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The Science of Groupthink

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It's Friday and I have a lot of watching movies to do over the weekend, as there were quite a bit leftover that I hadn't had time to watch over the winter holiday. I received most of my Producers Guild screeners, and I've only gotten through half of the films thus far before I have to vote on them at the end of next week before the Awards Shows.

However, there is one film that I really liked that I saw over the holiday and that was The Experimenter.

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Peter Sarsgaard and Winona Ryder portray Stanley and Alexandra Milgram in the film The Experimenter. 

The Experimenter is a film about the social scientist and psychologist, Stanley Milgram who conducted interesting experiments into the nature of obedience and authority. The film also touches upon the experiments of Solomon Asche, who conducted the conformity experiments.

The conformity experiments, which were published as "The effect of group pressure upon the modification and distortion of judgements" is a fascinating look at the social psychology and the effect of group mentality.

In summary: Professor Solomon Asche took 6 subjects (with one only being the true test subject, while the others were inserted into the room) and asked to relay the correct answer to a set of visual questions (eg, which is the longest line?) and the subjects gave their answer in serial succession, with the true test subject put into 5th position.

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Asche's Conformity experiment. The true test subject is the 5th guy in the white t-shirt. Members are asked to give the right answer to a series of questions such as which is the highest line? etc until the lead subject starts to give wrong answers and the rest of the people follow, including the true test subject, who answers incorrectly to his better judgement. 

At first, the subjects gave the right answer, Then the subjects answered incorrectly, with the group mirroring the incorrect answer, and the true test subject, despite his better judgement also answered incorrectly. Solomon Asche's publishings revealed that individuals were more likely to go with the judgement of group mentality even if his own judgement said otherwise. Of course, nowadays we sometimes poke fun of others abiding by "sheep mentality" or "groupthink" as Orwell aptly put it in 1984, however oftentimes, we might not be aware of that groupthink also exists in the news media. Orwell was one of the original thinkers who put forth the idea that if you repeat a lie often enough it becomes truth.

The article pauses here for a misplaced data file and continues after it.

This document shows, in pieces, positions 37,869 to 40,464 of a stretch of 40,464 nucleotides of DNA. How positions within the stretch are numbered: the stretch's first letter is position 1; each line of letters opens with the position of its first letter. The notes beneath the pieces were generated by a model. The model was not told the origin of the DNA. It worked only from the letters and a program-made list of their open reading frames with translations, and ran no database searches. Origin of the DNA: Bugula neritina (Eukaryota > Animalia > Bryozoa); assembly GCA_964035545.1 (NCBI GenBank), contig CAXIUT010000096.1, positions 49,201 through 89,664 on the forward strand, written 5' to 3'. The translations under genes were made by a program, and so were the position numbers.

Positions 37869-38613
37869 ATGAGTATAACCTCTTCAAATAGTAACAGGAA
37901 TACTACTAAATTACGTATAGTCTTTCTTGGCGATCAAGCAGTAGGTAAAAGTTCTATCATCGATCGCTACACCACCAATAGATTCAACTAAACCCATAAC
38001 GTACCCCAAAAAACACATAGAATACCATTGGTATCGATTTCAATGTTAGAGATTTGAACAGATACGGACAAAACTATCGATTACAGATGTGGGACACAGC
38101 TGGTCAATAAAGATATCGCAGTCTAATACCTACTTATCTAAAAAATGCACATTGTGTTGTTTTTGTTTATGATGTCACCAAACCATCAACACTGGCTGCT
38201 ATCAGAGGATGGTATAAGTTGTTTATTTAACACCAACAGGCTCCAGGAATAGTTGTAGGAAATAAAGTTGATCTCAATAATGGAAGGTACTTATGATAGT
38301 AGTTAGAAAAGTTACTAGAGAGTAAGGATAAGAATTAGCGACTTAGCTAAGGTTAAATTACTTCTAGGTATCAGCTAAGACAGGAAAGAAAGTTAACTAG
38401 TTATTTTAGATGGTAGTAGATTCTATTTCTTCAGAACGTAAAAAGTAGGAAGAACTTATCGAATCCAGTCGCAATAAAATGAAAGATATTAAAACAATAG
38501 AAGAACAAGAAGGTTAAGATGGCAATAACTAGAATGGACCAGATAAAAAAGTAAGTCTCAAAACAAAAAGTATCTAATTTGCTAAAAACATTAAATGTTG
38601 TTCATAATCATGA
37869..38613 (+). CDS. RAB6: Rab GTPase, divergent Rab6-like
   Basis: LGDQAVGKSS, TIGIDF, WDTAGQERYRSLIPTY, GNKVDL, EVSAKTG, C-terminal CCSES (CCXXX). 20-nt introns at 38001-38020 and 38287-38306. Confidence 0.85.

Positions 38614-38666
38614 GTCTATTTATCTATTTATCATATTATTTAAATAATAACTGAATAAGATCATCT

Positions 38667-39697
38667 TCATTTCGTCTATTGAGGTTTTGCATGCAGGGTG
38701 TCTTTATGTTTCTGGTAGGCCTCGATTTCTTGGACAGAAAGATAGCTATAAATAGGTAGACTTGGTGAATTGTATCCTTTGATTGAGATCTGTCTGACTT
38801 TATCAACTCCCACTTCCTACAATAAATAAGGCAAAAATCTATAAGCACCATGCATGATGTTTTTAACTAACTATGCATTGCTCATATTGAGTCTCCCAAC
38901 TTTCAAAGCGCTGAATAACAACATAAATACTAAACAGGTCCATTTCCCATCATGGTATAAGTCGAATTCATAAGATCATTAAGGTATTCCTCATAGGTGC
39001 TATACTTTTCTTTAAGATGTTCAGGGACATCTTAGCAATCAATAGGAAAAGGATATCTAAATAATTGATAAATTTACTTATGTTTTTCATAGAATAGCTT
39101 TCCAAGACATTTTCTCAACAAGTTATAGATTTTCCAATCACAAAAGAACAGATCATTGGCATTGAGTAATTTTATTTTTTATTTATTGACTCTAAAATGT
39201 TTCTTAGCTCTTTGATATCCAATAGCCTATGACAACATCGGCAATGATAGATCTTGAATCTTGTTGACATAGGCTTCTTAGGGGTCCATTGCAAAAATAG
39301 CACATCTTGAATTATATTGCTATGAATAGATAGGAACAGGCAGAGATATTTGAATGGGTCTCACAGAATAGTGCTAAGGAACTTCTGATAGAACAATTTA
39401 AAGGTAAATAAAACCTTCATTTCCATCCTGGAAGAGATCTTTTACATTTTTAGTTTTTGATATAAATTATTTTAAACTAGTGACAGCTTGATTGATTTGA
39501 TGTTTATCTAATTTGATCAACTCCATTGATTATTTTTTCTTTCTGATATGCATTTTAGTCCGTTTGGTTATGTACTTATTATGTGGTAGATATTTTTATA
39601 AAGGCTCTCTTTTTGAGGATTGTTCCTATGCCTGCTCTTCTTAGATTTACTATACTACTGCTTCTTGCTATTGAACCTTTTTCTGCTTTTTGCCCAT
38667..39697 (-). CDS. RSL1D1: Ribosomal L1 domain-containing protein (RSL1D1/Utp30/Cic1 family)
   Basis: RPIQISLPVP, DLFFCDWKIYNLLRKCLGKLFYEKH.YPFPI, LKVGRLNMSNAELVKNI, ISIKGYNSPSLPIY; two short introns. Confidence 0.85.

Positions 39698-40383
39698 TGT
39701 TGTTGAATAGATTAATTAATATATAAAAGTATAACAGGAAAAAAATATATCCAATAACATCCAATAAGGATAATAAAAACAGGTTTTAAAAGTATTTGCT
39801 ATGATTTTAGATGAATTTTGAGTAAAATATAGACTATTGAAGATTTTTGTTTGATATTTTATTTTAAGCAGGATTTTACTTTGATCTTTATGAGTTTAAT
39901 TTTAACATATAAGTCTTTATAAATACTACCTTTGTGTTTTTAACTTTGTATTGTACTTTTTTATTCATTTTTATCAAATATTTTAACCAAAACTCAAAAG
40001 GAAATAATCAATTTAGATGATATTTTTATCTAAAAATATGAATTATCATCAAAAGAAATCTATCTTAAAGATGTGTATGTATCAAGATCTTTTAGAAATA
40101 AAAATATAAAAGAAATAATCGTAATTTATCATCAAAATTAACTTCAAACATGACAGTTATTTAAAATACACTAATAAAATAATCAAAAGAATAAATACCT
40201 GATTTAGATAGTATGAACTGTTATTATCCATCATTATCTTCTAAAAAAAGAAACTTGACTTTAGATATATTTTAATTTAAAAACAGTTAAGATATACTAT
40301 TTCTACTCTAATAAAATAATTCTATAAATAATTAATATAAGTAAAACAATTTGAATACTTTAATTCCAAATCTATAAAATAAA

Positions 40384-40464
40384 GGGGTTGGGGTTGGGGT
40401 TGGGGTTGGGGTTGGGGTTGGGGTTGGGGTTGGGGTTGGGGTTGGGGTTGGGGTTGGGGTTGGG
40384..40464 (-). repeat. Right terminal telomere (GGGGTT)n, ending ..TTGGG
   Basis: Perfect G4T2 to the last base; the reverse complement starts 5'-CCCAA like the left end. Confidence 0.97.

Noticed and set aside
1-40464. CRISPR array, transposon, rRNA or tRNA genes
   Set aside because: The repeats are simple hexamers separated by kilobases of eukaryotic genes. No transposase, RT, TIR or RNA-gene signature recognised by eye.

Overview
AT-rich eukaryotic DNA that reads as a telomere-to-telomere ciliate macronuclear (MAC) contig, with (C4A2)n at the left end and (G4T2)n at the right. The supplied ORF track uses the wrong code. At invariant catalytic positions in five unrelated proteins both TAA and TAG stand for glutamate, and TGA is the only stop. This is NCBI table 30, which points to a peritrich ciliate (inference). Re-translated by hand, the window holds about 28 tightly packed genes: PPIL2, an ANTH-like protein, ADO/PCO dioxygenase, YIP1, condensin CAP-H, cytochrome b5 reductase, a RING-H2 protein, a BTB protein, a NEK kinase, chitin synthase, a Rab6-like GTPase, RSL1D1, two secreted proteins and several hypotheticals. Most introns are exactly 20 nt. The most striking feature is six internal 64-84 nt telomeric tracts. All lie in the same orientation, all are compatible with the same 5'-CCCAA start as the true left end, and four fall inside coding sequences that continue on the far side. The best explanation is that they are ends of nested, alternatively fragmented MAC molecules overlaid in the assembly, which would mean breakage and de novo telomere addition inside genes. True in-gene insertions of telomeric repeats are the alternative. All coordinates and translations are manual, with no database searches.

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VIX measures volatility in the market indices, and moves to the erratic, disharmonious tunes of Stravinsky's Rite of Spring. 

For example, if we take a current look at the media, for many years now, all the news media, from Bloomberg, to CNBC, to the BBC and even smaller news magazines, such as The Street et al, have been talking about another stock market crash since 2009. In fact, I have seen rather overt articles based on little information aside from parallel stochastics levels and over-reliance on algos that are the basis of the doomsday predictions that we are all in for another 2008 or 2000. There was even one financial analyst/ journalist I read this morning who wrote that we are in for a stock market crash because the market has made a correction of 10%, and that the only other times that had happened was in 2000 and 2008. I can say that the latter is most definitely not true. In fact, the US stock market made a 10% correction in 2010 and also in 2011, when in the latter case, the US had been downgraded by the S&P and lost its AAA credit rating. In both cases, 2010 and 2011, the market recovered just fine after reaching the expected correction levels.

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SPY, an ETF that measures the SP-500, moves in a similar rhythm to Berlioz's Symphony Fantastique, 5th movement, with a seemingly ominous series of strong recurring motifs that ultimately prevail into glory.

The overwhelming evidence is actually quite contradictory that we are in for a stock market crash, but rather, that we will potentially reach newer highs into 2017-2019.

So I will end the week on this note: Trust your own judgement. I also wanted to mention that I thought my PGA colleagues, executive producers James A. Fino and Joe Russo did an amazing job with the CGI stop animation for Anomalisa. Anomalisa is an intricate examination of loneliness centered around a self-help guru and author, but probably could also be about the study of the Private Lives and Confessions of Certain Politicians.

(Disclaimer: This post is for educational purposes only and not intended as stock market advice)